Never Too Early: 4 Teenpreneurs Share Tips on Starting a Business
Starting a nonprofit or a business while you’re still in school probably sounds insane, right?
That’s how I used to feel… until I started a nonprofit at age 14. For four years, I ran a nonprofit that helped to combat child sex trafficking by organizing international speaking tours and fundraising tens of thousands of dollars. I didn’t know a thing about marketing, 501(c)3s, or writing grants, though. To catch up, I thought I would be asking advice from adults, but I quickly realized that I had entered a world of young activists and entrepreneurs like myself.
We’ve all heard how Facebook was founded by college sophomore Mark Zuckerberg. We’ve also heard that founding a successful company by your 20th birthday is a pipe dream. It turns out, though, that tons of young people have done just that. And a few of them spoke with me about their experiences.
1. Ali Safran: Leave Room for the Rest of Your Life.
Take your whole life into account as your organization grows and you face increasing responsibilities.
You can probably accomplish more than you think you can, but be sure to leave time for school, friends, and all that “life” stuff!
When Ali Safran was a 20-year-old college student in Massachusetts, she turned her experiences as a sexual assault crisis counselor into a full-fledged nonprofit of her own. At the beginning, though, she thought she was simply working on a poster project for four local college campuses. Sexual assault survivors shared their experiences via “numbers” on posters to help the public understand the impact of trauma.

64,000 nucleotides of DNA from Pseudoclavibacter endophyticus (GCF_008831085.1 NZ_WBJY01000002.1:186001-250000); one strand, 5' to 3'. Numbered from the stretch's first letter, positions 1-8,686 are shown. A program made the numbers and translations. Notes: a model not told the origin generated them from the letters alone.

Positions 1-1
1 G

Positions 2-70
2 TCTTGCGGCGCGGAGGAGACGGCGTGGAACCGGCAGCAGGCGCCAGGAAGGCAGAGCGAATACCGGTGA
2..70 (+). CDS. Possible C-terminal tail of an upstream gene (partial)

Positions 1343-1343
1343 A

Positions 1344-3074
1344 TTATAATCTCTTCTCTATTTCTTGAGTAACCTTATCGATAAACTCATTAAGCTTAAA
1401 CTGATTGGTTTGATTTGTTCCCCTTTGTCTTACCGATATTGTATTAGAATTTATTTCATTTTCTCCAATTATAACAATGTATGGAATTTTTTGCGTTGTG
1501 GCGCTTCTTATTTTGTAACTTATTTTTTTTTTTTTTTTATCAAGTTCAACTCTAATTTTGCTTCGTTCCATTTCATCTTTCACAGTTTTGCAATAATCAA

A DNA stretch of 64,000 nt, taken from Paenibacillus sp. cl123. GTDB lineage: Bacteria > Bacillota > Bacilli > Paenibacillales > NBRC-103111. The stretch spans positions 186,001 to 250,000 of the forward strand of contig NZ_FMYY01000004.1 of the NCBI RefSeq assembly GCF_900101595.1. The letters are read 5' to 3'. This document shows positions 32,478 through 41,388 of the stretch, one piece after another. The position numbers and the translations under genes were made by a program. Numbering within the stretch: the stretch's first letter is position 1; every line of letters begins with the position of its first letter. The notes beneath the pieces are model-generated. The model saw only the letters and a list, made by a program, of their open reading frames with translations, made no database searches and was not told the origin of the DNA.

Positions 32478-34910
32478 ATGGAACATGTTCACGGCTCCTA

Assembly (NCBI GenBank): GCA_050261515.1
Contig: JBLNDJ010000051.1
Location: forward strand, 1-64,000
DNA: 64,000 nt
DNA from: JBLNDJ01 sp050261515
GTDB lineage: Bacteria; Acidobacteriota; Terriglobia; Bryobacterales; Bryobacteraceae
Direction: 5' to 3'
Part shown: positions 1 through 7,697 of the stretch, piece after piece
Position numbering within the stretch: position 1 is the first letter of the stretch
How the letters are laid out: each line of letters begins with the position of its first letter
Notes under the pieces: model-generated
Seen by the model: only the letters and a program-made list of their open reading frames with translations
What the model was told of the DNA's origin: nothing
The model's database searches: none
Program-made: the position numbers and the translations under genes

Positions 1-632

Ali’s organization – called “Surviving in Numbers” – grew a little faster than she had anticipated. “My main challenge was balancing how quickly the world (and I) wanted Surviving to grow while being a full-time college student who was not initially intending for this to become as large as it has.”
2. Lily Olson: Learn by Doing.
If you start a business or organization when you’re young, you probably won’t know a lot about what you’re doing.
Be patient with yourself, ask questions, and most importantly, don’t be afraid to get your hands dirty.Click To Tweet
At age 15, Lily Olson traveled to Zambia. “I was shocked by the conditions of life in the communities I encountered on the trip – severe malnutrition, overcrowded hospitals, drought, and more. I wanted my classmates to have an idea of what I’d seen. I felt sure that once exposed, they would become more active and engaged global citizens, changemakers, and conscientious voters (though none of us were old enough to vote at the time).” So, Lily set up Newton Africa Awareness (NAA) to raise awareness about poverty and politics in sub-Saharan Africa, and to raise funds for textbooks, sports equipment, and a trip for a school principal from Tanzania to Boston.
“I didn’t know how to plan, set goals, metrics for success, or delegate responsibility. I also didn’t have a good sense of what would captivate people and make them want to act.” To make sure that NAA succeeded, Lily had to learn all these skills on her own.